Tuesday, March 23, 2010
Are All Great Nouveau Mixology Trends Actually Illegal?
I got an e-mail newsletter today from the East Village vegetarian restaurant Counter, which has a notable cocktail program. Two items caught my attention. One: Counter had culled a good deal of praise from its trading in Popsicles Cocktail last summer. Two, the Liquor Authority caught some of that press, fined Counter $1,000 and forced it to end its frozen booze days.
This reminded me a story a few years ago of a bar in Virginia that hit it big with beer popsicles—until the authorities learned of it, and informed the bar that arcane Virginia law (since repealed) prohibits frozen beer, and shut the practice down.
I exchanged a few e-mails with Counter and was told this: "In NY state liquor has to be made from the bottles that it comes in. Premade drinks are illegal, premade sangria is illegal, infusions of any kind are illegal. Frozen drinks are legal as long as they're made in a machine. Liquor laws are Prohibition laws. We got caught because the Popsicles got a ton of press."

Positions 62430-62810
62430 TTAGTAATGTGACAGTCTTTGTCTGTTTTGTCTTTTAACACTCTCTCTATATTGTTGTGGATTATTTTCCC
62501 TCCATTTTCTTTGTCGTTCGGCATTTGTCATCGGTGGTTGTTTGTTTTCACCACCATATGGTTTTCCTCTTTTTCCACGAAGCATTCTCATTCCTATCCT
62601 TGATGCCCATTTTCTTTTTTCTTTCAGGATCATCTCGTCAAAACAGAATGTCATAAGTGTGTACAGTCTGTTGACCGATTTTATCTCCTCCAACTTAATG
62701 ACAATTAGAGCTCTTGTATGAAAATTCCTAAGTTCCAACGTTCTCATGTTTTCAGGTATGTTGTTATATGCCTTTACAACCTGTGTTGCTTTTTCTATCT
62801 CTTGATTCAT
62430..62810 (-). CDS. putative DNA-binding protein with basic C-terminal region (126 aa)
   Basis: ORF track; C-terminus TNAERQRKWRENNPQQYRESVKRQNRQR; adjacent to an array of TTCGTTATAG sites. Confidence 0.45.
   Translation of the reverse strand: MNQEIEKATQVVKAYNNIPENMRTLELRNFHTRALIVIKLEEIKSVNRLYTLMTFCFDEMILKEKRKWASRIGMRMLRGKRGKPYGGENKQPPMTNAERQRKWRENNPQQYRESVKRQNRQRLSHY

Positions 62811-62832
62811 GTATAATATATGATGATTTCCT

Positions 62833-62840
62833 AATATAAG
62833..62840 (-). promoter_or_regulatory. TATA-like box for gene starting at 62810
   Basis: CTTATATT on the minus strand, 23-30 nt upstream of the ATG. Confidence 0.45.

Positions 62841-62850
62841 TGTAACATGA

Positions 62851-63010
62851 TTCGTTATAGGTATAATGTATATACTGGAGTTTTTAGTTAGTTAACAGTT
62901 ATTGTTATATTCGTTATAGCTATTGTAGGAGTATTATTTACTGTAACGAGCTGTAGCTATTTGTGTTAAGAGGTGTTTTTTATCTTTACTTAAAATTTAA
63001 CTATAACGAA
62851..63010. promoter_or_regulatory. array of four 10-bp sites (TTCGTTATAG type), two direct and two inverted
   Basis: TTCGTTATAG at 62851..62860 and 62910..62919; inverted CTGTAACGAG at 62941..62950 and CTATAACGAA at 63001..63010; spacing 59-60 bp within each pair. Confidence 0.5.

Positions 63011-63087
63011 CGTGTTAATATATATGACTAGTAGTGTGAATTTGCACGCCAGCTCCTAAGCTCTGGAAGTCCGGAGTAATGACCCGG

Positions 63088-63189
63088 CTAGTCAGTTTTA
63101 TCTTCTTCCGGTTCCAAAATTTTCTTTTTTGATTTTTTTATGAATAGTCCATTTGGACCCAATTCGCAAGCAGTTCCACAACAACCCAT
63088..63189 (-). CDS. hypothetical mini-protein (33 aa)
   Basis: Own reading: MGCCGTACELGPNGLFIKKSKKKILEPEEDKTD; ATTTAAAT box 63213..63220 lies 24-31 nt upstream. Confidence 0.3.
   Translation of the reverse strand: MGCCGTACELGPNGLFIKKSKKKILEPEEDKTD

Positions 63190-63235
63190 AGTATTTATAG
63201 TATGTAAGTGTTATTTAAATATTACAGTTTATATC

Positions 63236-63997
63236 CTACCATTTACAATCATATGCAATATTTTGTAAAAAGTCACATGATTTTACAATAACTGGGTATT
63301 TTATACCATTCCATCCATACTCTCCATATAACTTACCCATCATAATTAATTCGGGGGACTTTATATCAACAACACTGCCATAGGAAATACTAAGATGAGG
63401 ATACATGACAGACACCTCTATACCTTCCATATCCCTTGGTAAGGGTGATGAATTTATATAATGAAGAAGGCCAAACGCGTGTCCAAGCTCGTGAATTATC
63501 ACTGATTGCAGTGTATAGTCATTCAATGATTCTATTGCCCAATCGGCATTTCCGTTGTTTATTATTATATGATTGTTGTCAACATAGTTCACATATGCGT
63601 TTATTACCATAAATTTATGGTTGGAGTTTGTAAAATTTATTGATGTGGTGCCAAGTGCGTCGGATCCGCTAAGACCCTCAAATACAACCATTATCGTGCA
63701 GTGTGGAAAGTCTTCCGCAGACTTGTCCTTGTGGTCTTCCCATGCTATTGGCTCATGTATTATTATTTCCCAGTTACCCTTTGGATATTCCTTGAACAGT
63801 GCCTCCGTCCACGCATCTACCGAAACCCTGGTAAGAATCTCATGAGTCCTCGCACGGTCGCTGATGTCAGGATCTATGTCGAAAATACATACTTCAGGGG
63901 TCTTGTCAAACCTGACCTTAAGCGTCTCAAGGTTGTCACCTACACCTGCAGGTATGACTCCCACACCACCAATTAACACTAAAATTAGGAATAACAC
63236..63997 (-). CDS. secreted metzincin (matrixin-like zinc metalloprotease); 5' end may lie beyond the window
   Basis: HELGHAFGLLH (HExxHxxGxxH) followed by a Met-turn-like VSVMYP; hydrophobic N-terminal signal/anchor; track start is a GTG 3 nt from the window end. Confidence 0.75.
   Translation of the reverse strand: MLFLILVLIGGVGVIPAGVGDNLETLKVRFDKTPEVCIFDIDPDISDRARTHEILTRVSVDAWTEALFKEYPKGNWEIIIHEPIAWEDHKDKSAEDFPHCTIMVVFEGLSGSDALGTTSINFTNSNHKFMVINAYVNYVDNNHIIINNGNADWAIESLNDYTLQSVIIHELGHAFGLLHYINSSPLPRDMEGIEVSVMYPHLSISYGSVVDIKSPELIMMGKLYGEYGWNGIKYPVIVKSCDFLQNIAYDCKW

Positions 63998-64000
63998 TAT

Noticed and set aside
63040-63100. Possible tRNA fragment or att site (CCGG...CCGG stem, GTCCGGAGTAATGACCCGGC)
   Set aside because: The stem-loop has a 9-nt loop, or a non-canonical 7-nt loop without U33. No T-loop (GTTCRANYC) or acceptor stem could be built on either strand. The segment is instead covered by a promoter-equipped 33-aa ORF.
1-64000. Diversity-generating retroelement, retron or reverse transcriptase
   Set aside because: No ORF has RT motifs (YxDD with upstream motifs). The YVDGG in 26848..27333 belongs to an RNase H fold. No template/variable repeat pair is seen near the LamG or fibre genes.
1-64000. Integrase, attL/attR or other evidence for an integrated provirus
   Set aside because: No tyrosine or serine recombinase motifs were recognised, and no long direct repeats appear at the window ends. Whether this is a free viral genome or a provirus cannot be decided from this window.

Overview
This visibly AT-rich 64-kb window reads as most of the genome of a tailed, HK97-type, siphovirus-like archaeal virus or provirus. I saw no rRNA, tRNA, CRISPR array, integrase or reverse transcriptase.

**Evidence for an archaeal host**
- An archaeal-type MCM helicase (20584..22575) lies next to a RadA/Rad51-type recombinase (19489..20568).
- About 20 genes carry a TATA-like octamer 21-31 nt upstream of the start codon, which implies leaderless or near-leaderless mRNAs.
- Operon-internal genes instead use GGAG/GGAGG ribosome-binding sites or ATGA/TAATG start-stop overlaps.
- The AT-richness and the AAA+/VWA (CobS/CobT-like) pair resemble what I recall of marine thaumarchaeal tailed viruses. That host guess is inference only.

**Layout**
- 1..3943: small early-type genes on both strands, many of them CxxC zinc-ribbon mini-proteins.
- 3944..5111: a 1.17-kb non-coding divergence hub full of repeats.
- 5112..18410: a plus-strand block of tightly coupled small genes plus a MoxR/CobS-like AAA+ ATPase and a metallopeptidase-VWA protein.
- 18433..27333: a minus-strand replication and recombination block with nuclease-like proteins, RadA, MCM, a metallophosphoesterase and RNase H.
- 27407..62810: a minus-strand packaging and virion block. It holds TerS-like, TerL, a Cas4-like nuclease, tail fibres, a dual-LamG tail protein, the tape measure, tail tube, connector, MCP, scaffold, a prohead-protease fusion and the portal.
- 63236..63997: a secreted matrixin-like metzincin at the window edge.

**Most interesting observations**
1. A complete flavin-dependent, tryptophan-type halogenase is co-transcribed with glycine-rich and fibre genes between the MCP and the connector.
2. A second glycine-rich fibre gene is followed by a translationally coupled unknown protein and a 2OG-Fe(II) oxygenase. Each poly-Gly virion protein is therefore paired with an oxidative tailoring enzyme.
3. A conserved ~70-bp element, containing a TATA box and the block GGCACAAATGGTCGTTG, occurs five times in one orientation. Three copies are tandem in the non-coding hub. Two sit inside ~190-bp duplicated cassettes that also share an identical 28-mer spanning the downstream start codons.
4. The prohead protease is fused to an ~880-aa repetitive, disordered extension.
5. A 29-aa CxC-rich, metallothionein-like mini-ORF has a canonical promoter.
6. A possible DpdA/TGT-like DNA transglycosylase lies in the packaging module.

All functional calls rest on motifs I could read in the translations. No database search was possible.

"Infusions of any kind are illegal." This recalled to me a February article in the San Francisco Chronicle about how California liquor sheriffs had begun descending on Bay Area bars, warning them they were breaking the law by altering alcohol by infusing it with fruits, vegetables and spices. Even Sangria was suspect, in their opinion.
The above attitude would also seem to make homemade bitters a no-no—and every ritzy cocktail bar in NYC and elsewhere has a batch of those.
And then there's the whole recent brouhaha surrounding a health inspector finding that the Pegu Club was actually serving raw egg in one of its cocktails, and ordering it (temporarily) to stop. But tons of bars in NYC slip egg into mixed drinks. Many classic drinks call for them.
It's all made me wonder. Has the 21st-century cocktail renaissance flowered either in complete ignorance or through impudent flouting of the law of the land? It would seem to be, partly, so.